Clean Tech Corner: the power of storage RSS Feed

Clean Tech Corner: the power of storage

As New England continues to move toward a greater use of renewable energy, we are concurrently witnessing growing interest and deployment of small to large-scale power storage systems. This growth brings up many questions concerning what technology options are available; what developments are occurring elsewhere; how New Hampshire should establish our policies; and what this does for regional power concerns. Let’s take a look and clarify some of these items.

Significant advancement in power storage technology and related policies has continued to develop over the last decade. This progress attempts to address the need to efficiently store energy to help with concerns regarding our electrical grid’s stability and availability during moments of peak demand. The question remains: What direction should we go in?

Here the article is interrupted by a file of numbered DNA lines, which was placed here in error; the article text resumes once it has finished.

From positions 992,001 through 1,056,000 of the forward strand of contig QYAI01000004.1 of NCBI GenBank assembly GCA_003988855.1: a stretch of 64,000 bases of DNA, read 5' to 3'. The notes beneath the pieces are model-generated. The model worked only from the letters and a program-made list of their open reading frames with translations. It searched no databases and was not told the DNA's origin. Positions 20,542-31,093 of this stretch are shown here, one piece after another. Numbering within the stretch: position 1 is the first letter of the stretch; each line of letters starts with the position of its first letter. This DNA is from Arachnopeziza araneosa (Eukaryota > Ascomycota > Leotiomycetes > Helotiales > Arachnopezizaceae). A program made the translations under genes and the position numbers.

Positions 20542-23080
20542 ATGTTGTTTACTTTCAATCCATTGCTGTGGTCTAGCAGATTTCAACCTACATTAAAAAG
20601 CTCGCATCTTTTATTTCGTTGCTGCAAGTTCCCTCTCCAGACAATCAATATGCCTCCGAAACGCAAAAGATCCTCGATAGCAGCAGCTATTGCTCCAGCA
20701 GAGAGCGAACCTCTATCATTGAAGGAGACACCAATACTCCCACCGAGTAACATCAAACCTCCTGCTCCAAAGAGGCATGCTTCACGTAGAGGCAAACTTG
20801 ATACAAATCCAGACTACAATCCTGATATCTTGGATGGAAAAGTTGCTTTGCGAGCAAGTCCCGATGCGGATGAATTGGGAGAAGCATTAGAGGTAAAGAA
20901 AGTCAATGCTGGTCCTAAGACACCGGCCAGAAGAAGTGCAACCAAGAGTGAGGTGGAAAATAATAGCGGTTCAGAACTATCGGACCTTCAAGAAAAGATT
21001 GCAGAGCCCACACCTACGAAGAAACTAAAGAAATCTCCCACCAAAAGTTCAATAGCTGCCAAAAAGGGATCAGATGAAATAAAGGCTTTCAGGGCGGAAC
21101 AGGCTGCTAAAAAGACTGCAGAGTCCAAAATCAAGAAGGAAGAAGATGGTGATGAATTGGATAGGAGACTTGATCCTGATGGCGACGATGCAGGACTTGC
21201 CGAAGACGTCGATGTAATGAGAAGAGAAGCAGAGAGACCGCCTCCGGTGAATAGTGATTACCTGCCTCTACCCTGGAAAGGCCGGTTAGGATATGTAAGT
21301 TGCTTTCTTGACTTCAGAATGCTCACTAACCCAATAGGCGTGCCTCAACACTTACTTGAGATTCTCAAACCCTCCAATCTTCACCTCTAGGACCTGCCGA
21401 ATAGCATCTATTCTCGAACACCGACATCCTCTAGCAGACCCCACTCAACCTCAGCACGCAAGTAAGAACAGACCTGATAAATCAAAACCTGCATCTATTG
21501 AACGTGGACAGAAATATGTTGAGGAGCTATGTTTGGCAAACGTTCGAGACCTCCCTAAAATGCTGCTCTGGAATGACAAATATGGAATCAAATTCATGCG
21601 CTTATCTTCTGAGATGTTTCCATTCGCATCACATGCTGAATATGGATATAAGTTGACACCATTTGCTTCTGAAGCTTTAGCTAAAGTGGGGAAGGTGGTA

Arguably, the most common storage technologies are lead batteries, lithium-ion batteries (including electric vehicles), flywheels, compressed air, hydrogen, large hydropower storage and thermal storage. All have their benefits and drawbacks, but more importantly, there are many options available to provide a solution to any scenario.

An expected challenge, as with any technology, is the potential price point for the market. We have recently witnessed, however, several large-scale efforts to help lower the price point for certain forms of storage.

On the market side, we have seen major investment into an extremely large facility in the battery production sector, known as Tesla’s Gigafactory in Nevada. Tesla, with a roughly $5 billion investment in the factory, along with several states pushing aggressive policy measures, is attempting to lower equipment costs while demonstrating project capabilities and showcasing the grid of the future.

In addition, two California utilities are planning to bring 104.5 megawatts of energy storage capacity online by next year in an attempt to reach a stated goal of 1.3 gigawatts of storage capacity by 2020. These large efforts will have a transformational market impact that will extend across the country.

Closer to home, our neighbor to the west is taking significant steps to deploy battery storage for financial and stability reasons.

Read full article at NH Business Review